Wednesday, November 18, 2015

The Song of Heaven and Dissonance

In the last post I wrote about dissonance as a clashing symbol or something that disrupts our peace or security in knowing.  I wrote about how believers as those who live by the way of Jesus are a source of dissonance within the worlds they dwell.  As the people of God, we are invited to live according to the music and song of heaven instead of the tune playing in our culture.  For us too, the new song can be a source of dissonance as we come into the new community of God's people.  In the last post, I asked a few questions about which tune we hear and how much of that tune is informed by the world that seems normal to us and how much of that tune is sung by heaven

I think that one of the greatest obstacles to hearing the song of heaven is what we know and what we learn.  Often in my neck of the woods, I hear the idea that those who are educated have somehow been corrupted by the song of the world and those without education or those who have a Holy Spirit education are somehow more pure.  I think that can be true around some themes.

When the Charismatic movement broke out in the 70's many experienced a powerful move of God and revival of faith.  A new emphasis appeared around intimacy and worship.  The people of God began to notice healing and deliverance and new revelations.  Much of this was life-giving to the church and transformed us in ways that are good and Jesus-like.  However, some academics condemned the new flow of the Spirit.  Teachings about the cessation of these gifts emerged and many who encountered the Spirit in new ways were condemned and cast out of their denominations.  There was a large corporate wound around this for many within the Charismatic movements.

Some have felt that this was due to the "education" that many had.  Academia, some reasoned, had discounted the new wave of the Holy Spirit.  And this was... and sometimes still is true.  The new wave of the Spirit had created dissonance within the normal rhythms of Spirituality and this would prove itself over time to be good for the body of Christ.  It in some sense returned us to something missing among the people of God that was powerful in the first century.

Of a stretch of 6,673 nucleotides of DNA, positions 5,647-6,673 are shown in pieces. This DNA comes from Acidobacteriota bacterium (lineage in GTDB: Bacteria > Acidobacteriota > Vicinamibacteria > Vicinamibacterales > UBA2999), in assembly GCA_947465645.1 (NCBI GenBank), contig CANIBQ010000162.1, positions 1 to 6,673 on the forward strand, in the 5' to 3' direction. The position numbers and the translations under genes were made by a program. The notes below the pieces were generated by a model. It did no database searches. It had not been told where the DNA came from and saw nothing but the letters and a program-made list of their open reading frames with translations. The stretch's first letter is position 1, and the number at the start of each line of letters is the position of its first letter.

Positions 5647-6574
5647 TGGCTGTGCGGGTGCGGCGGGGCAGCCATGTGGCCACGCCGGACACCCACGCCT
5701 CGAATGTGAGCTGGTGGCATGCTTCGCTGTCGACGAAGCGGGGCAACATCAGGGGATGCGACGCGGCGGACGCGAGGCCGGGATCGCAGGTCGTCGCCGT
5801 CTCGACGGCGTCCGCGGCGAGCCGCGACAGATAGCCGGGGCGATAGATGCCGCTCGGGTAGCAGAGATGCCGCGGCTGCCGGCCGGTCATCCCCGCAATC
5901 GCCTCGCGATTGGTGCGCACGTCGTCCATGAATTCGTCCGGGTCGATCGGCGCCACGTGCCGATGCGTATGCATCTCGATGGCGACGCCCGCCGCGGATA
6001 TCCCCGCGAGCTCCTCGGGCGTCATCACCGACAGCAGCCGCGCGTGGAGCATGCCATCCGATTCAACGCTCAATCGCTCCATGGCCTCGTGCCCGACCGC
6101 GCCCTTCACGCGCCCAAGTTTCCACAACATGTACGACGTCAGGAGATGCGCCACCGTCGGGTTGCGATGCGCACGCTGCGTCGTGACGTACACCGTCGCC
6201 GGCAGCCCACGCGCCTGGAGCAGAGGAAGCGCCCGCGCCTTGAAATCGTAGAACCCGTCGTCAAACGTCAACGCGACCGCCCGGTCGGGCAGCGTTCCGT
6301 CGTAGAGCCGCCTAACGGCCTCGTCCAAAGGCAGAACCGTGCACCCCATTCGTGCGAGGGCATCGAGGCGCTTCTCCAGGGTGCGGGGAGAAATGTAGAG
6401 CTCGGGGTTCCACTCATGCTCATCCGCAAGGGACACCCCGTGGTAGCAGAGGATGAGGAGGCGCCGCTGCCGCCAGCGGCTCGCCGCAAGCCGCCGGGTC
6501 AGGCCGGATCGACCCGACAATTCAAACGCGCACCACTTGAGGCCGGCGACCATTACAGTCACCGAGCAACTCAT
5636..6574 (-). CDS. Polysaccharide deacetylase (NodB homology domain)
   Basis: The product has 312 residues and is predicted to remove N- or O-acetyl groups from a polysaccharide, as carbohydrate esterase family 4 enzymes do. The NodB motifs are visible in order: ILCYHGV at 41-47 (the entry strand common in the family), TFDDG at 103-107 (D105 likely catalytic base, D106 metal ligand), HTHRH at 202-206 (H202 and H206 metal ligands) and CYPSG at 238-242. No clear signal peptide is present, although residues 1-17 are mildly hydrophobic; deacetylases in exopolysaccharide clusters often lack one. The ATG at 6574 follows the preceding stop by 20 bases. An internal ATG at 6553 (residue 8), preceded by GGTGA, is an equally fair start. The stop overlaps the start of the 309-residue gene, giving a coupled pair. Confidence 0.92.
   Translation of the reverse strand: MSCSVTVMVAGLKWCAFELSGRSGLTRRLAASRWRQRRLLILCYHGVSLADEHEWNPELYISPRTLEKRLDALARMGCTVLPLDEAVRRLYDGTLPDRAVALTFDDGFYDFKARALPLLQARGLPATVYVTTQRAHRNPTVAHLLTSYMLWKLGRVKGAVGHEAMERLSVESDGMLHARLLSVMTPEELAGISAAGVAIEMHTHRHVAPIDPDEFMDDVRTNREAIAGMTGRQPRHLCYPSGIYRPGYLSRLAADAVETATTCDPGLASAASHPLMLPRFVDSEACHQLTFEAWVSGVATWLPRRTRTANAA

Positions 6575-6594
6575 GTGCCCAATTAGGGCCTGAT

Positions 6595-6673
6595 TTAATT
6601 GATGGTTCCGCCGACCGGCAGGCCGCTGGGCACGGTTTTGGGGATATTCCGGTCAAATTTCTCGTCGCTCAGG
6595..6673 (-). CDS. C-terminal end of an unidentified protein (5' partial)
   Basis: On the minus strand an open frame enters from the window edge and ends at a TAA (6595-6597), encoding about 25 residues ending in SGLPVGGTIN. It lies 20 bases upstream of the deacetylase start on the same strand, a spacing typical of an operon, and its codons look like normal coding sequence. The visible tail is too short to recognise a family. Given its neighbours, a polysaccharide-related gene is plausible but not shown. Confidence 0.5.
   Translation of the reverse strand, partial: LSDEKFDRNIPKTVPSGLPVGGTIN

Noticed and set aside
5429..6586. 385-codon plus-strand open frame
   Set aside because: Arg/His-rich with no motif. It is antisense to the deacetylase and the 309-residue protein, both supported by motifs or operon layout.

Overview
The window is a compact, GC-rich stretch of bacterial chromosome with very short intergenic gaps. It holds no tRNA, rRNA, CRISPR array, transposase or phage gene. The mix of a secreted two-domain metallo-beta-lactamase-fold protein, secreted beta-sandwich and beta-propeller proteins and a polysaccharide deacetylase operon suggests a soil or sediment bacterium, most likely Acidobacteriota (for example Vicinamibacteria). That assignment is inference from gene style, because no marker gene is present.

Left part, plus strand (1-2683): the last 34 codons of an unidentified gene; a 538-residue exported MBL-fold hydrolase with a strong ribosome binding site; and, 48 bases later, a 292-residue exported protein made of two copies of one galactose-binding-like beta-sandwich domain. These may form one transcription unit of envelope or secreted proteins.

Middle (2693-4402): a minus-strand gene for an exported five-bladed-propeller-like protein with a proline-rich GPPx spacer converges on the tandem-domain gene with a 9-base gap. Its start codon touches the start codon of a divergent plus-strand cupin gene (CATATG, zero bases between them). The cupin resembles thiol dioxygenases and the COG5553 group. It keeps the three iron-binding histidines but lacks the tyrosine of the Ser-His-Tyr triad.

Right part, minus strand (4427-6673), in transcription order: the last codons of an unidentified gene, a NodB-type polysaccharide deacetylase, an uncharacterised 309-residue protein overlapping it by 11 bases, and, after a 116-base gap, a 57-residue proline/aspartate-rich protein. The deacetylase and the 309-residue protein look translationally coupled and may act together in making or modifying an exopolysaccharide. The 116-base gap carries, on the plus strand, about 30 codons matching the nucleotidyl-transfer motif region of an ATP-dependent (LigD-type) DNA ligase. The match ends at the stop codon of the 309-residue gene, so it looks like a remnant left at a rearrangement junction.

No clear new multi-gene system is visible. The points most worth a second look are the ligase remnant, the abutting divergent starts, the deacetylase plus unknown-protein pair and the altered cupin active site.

What emerged was a suspicion of educated people and that somehow this education would eradicate the Spirit's work.  I remember hearing things in the 70's and even into the 90's like... "I don't read commentaries because I have the Spirit and the Bible."  As if somehow when one opened a commentary, the Spirit stopped teaching and guiding or that if someone opened a commentary they did not pray for help in discerning.

I want to challenge that idea that being an educated person is somehow corrupting or somehow prevents the flow and activity of the Spirit.  What do we miss when we neglect the works of those who have studied the Biblical material in its original languages?  What do we miss when we neglect the work of scholars who have studied the Old and New Testament within its cultural and social locations and within the lived history at the time that Christ dwelt here physically?  If we discount this work and condemn it as somehow nonspiritual or uninformed by the Holy Spirit, what might we miss that the Spirit might want us to know?